For replacement of non-grounding-type receptacles with grounding-type receptacles and for branch-circuit extensions only in existing installations that do not have an equipment grounding conductor in the branch circuit, connections shall be permitted as indicated in 250.130(C). C) Nongrounding Receptacle Replacement or Branch Circuit Extensions. The equipment grounding conductor of a grounding-type receptacle or a branch-circuit extension shall be permitted to be connected to any of the following: (1) Any accessible point on the grounding electrode system as described in 250.50 (2) Any accessible point on the grounding electrode conductor (3) The equipment grounding terminal bar within the enclosure where the branch circuit for the receptacle or branch circuit originates (4) For grounded systems, the grounded service conductor within the service equipment enclosure (5) For ungrounded systems, the grounding terminal bar within the service equipment enclosure If you use the water pipe, the connection must be within 5 feet of where the pipe enters the building.
    You are permitted to replace a two-wire nongrounding type receptacle with a GFCI under the following in section 406.3 (3) Nongrounding-Type Receptacles. Where grounding means does not exist in the receptacle enclosure, the installation shall comply with (a), (b), or (c). (a) A nongrounding-type receptacle(s) shall be permitted to be replaced with another nongrounding-type receptacle(s). (b) A nongrounding-type receptacle(s) shall be permitted to be replaced with a ground-fault circuit interrupter-type of receptacle(s). These receptacles shall be marked "No Equipment Ground." An equipment grounding conductor shall not be connected from the ground-fault circuit-interrupter-type receptacle to any outlet supplied from the ground-fault circuit-interrupter receptacle. (c) A nongrounding-type receptacle(s) shall be permitted to be replaced with a grounding-type receptacle(s) where supplied through a ground-fault circuit interrupter. Grounding-type receptacles supplied through the ground-fault circuit interrupter shall be marked "GFCI Protected" and "No Equipment Ground." An equipment grounding conductor shall not be connected between the grounding-type receptacles. When you make this change be very, very careful that you get the hot "black" wire on the right side of the outlet.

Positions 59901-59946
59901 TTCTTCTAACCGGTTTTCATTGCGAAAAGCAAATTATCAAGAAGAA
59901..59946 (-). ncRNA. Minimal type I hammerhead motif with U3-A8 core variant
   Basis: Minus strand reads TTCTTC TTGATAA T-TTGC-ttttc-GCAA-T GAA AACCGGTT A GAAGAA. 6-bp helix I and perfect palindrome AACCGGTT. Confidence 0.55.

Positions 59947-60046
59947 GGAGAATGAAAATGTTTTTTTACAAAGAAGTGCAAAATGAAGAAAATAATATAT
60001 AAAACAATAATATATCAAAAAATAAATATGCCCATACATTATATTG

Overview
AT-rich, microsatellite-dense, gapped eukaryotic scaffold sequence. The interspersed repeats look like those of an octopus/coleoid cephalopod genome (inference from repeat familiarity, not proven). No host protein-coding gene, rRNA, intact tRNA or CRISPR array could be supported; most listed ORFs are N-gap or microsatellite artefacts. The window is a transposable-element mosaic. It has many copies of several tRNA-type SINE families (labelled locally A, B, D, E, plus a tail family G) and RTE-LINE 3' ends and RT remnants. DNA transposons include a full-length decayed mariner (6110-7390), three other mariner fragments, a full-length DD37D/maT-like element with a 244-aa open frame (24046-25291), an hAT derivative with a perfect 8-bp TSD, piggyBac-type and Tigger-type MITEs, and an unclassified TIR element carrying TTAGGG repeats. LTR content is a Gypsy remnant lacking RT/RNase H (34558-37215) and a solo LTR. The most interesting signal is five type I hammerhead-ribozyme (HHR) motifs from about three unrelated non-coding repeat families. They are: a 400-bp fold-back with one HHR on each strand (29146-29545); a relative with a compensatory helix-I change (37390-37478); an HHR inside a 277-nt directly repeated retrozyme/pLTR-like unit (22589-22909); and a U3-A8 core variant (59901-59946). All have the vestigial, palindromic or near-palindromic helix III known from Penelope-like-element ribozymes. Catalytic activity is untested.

(B) With Circuit Conductors. By an equipment grounding conductor contained within the same raceway, cable, or otherwise run with the circuit conductors.
    NEC HANDBOOK COMMENTARY;
    One of the functions of an equipment grounding conductor is to provide a low-impedance ground-fault path between a ground fault and the electrical source. This path allows the overcurrent protective device to actuate, interrupting the current. To keep the impedance at a minimum, it is necessary to run the equipment grounding conductor within the same raceway or cable as the circuit conductor(s). This practice allows the magnetic field developed by the circuit conductor and the equipment grounding conductor to cancel, reducing their impedance.
    Magnetic flux strength is inversely proportional to the square of the distance between the two conductors. By placing an equipment grounding conductor away from the conductor delivering the fault current, the magnetic flux cancellation decreases. This increases the impedance of the fault path and delays operation of the protective device.

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  • Sberry
    started a topic Electric again

    Electric again

    The panels in separate buildings are not really subpanels as far as code is concerned. They are the service equipment for the structure. You can have a subpanel from the service equipment in each building if you want. Between buildings, section 250.32 applies and if there are metal interconnections between buildings such as water piping, or air lines, or any metal interconnection at all, then you must install an equipment ground wire so if you have a 120/240 system, you would have four wires. The neutral would be separated in each building and a grounding bar would be installed, just like a subpanel. Then the code requires a grounding electrode conductor (GEC) to a grounding electrode (usually a ground rod). The GEC will be connected to the equipment ground bar at each building. This is not to clear overcurrent devices, this is for two reasons. One is lightning, the more important one is to put the equipment ground at the same relative potential as the earth. This is for step potential or touch potential voltages so that what you touch in the building is at the same potential as what you are standing on. Now the tricky part. If you do not have any interconnecting metal between buildings, the code allows you to install three conductors between buildings. When you do this you bond the neutral and ground the neutral just like a new service. Some inspectors think that every panel in a separate building must be treated as a subpanel, but this is not true. In past codes (1996 and older) these rule were in section 250-24 and Exception 2 addressed the grounding bus.